But it is true, [especially] when you think of the financial crisis that has happened in Europe and the United States recently involving large, supposedly regulated Wall Street banks and these sorts of profit-motivated institutions, and you look at the mess that they have caused in the developed world. Is it really much of a surprise that if you take these same players and you place them into a totally unregulated market with much more vulnerable clients who lack the protection of a regulator acting in the best interest of its citizens, is it really much of a surprise that things have gone wrong?

Knowledge at Wharton: Right. But why are people so reluctant to speak out against what’s going on in the industry?

Sinclair: Well, we seem to forget that currently microfinance is estimated [to be] about a $70 billion industry. If you think of the typical interest rates that the poor are paying, which on average may be around 50%, maybe a little bit lower, you’re looking at $30 billion a year being paid in interest. So this is a vast sum of money, and it has now attracted the big players who have valuable investments to protect. They have valuable interests. We have so far reached 200 million clients. The mantra of the day is, “Let’s go for the next billion.” So there is a huge amount of money to be made there, and people are very reluctant to admit even the slightest problems in the sector. This is one of the key problems that I see: It’s not, “How do we start fixing it:” It’s, “We can’t even really acknowledge that there’s a problem.”

Knowledge at Wharton: Yes, throughout your book, you offer several examples of corrupt microfinance institutions (MFIs) and also examples of good ones. But a particularly corrupt one is the Lift Above Poverty Organization — LAPO — in Nigeria, which you describe as, and I’m quoting here, “Totally dysfunctional, uncontrolled, unmanaged chaos run by people with limited understanding of the absolute basics of finance and charging the poor astonishingly high interest rates”– in fact, interest rates in excess of 100%. But you also offer examples of good ones in such places as Mongolia, a country that you say has one of the best microfinance programs you’ve seen. So how big is this gap between a good MFI and a bad one, and what is the relation between the two of them?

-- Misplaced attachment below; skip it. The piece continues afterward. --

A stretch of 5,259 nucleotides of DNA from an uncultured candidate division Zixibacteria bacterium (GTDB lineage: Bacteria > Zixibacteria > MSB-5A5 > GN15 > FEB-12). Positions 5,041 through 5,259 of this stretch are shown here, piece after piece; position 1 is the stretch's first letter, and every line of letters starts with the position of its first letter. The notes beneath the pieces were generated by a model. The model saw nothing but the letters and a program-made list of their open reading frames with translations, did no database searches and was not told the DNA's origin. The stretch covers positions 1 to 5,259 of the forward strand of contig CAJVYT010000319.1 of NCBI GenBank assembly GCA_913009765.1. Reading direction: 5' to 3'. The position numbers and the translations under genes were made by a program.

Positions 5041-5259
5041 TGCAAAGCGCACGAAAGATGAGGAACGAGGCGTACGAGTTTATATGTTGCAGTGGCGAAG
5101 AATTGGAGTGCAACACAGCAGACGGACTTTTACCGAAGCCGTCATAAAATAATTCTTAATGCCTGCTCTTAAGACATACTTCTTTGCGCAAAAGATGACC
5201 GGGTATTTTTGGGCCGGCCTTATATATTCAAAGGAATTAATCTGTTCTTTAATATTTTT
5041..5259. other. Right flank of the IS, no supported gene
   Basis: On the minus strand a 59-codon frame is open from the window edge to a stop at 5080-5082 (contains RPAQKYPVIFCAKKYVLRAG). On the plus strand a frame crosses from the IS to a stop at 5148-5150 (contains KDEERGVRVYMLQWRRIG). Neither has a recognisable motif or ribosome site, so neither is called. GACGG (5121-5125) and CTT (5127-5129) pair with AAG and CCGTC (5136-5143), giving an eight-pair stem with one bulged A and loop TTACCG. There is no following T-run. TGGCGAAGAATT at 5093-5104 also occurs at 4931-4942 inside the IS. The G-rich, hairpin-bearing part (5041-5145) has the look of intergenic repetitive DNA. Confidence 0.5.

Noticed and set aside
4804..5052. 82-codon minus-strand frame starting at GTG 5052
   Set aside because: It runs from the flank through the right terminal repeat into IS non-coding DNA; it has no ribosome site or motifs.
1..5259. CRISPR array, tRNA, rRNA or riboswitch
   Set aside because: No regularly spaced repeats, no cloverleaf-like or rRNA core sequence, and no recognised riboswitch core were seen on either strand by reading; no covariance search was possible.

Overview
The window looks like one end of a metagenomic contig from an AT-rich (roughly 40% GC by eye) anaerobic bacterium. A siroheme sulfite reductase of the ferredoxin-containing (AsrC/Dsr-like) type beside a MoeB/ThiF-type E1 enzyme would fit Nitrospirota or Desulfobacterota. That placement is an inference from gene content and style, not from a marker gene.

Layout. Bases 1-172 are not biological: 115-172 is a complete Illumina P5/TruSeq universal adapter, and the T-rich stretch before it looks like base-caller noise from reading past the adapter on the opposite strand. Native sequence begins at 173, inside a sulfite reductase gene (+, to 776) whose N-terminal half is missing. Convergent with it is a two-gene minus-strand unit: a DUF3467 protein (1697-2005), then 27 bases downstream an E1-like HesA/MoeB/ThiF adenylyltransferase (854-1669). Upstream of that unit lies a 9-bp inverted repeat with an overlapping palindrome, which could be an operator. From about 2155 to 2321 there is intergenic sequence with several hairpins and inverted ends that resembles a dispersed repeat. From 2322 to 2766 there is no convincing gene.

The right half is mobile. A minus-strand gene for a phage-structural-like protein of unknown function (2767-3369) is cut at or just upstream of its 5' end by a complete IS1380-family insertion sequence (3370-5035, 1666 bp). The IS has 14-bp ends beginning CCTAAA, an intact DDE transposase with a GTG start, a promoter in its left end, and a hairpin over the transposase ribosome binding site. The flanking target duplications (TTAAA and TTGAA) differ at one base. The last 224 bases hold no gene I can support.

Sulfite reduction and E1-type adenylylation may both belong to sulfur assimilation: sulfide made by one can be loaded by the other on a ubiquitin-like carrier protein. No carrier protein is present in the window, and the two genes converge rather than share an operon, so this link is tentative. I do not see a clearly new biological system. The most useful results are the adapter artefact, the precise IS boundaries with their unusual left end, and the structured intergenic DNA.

Sinclair: The difference is as extreme as what Muhammad Yunus said when he won the Nobel Prize. He wanted to set up a good, affordable, microfinance institution that would enable the poor to work their way out of poverty with fair price credit. That is great. He said that he wished to replace the evil money lenders. What has happened and what he subsequently said is, “I could never believe that the microfinance institutions have become the very same evil money lenders that we attempted to replace.”